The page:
24 conversation starters to build more interesting relationships with anyone: psychotherapist
Most people overlook the value of social relationships; they prefer to keep their heads down and check things off the to-do list. But researchers agree that friendship and sociability are important, especially when it comes to work.
In fact, a 32-year study published in the Journal of Occupational and Environmental Medicine found that when we focus on building deep relationships with our colleagues, we become more productive and creative. Another study found that groups of friends outperform knowledge groups in decision-making and effort tasks.
As a psychotherapist and podcaster, my job is to make deep connections with everyone I meet. The first step in getting there is simple: ask questions.
The best conversation starters
Some people think that asking work-related questions is boring and generic, while others refrain from anything personal, fearing that they will seem intrusive or curious.
But that’s the wrong mindset – professional and non-work matters are perfectly legitimate. It’s all a matter of context.
For example, if you don’t yet have a close relationship with the person, avoid heavy topics like religion or politics. Instead, start with something small and simple. The key is to be curious and slowly build comfort, confidence and depth.
Below are a few conversation starters that I use to build deeper, more interesting relationships with anyone:
When you are at a gathering and / or meet people for the first time:
1. Do you enjoy this event?
2. I like your [shirt/shoes/sweater]. Where did you get it?
3. Do you generally like these gatherings?
4. Have you met someone interesting so far?
5. If you could start over and take a whole new career direction, what would you do?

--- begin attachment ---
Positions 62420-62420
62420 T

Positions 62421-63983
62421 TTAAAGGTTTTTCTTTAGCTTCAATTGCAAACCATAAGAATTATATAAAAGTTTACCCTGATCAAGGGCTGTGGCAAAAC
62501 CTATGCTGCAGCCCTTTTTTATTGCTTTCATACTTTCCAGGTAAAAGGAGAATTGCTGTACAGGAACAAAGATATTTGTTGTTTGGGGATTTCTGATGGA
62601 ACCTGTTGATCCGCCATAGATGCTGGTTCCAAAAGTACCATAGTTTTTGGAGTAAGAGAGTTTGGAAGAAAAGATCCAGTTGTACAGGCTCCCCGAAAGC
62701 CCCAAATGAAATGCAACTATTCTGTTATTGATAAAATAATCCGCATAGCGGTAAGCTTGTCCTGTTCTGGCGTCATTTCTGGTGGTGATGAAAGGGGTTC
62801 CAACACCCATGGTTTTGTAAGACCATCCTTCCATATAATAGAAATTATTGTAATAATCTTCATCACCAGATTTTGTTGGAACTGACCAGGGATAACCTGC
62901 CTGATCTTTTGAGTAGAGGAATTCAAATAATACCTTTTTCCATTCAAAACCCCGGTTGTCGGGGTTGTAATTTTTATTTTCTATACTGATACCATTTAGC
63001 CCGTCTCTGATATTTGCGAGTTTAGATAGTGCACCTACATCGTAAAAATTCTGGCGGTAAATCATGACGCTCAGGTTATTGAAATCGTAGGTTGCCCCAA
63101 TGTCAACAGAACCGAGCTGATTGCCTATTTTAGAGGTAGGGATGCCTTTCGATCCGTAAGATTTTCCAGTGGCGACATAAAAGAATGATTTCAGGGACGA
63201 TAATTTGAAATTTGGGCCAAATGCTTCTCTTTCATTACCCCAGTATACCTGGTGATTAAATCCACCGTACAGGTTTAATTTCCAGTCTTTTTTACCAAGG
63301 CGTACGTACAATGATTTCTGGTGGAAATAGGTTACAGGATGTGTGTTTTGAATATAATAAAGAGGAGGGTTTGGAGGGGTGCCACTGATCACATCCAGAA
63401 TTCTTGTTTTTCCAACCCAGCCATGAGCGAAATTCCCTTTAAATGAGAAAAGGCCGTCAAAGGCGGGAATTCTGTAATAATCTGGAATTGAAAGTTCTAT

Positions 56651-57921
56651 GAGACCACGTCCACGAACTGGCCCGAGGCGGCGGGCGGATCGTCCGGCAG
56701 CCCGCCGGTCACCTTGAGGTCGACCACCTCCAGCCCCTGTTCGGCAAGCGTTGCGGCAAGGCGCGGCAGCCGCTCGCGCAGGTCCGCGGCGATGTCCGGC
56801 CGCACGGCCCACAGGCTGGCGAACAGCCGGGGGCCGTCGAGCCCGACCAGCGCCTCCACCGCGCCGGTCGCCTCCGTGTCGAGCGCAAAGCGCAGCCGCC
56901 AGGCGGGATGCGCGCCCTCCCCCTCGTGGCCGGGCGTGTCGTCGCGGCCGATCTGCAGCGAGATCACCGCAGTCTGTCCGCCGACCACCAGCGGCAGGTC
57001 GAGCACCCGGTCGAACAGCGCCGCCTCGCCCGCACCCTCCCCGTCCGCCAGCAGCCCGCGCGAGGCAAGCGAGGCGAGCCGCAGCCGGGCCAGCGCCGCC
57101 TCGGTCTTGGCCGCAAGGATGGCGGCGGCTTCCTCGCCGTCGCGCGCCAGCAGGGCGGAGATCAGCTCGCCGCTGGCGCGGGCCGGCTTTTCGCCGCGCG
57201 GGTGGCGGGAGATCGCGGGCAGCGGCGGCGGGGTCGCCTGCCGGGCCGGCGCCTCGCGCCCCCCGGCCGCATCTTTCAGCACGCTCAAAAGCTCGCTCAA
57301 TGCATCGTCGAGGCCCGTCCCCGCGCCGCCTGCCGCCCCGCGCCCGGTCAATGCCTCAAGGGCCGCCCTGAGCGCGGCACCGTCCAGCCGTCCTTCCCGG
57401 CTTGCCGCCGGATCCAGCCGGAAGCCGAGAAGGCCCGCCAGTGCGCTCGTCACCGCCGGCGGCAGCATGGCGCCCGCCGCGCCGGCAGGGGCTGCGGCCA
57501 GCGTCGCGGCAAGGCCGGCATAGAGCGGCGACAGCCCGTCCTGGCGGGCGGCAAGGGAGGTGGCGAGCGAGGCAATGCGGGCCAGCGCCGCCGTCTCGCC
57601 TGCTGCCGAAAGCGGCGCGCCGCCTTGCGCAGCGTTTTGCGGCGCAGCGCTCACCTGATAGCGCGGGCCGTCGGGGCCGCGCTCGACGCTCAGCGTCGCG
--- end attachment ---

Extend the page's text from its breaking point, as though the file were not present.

6. Have you been working on any cool projects lately?
Because when you talk to someone you don’t know very well:
7. Did something interesting happen at work today?
8. Do you currently read any books that you would recommend?
9. What has been the biggest change in your routine since the pandemic?
10. Have you watched [that TV show/movie/documentary] everyone is talking about?
11. What’s the last great podcast you listened to?
12. If you could be anywhere else right now, where would it be?
When you already have an established relationship with someone (that is, you feel relatively close or comfortable with them):
13. How was your vacation [X place]?
14. How is your [parent/sibling/partner/kid] Make?
15. Are you going back to the office soon? How do you feel about this?
16. Did you complete this project you were telling me about? How was it?
17. Who is your biggest pet peeve?
18. How do you spend your free time these days?
For any situation:
19. How would you describe yourself in three words?
20. What’s the most useful thing you’ve bought from Amazon this year?
21. What would you do with 10 hours of overtime per week?
22. What is the craziest thing you have experienced this year?
23. What is your greatest guilty pleasure?
24. If you could be a famous person’s best friend, who would it be?
Remember, not all questions are suitable for all people or all situations. Don’t ask probing questions that don’t reflect the depth of your relationship. Take into account who you are talking to and what you know about them.
Some other useful tips to remember:
- Make show kindness, curiosity, commitment and compassion.
- Make repeat or reflect on what you hear for clarity.
- Not cut them.
- Not push your own agenda.
As with any relationship, starting an interaction marked by respect and trust can create positive energy, commitment, and ultimately a more interesting relationship.
Joe sanok is a psychotherapist and author of “Thursday is the new Friday: how to work fewer hours, earn more money, and spend time doing what you want.” It also hosts the popular “The practice of the practice”, where he interviews authors, academics, experts, business leaders and innovators. Follow Joe on Twitter @JoeSanok.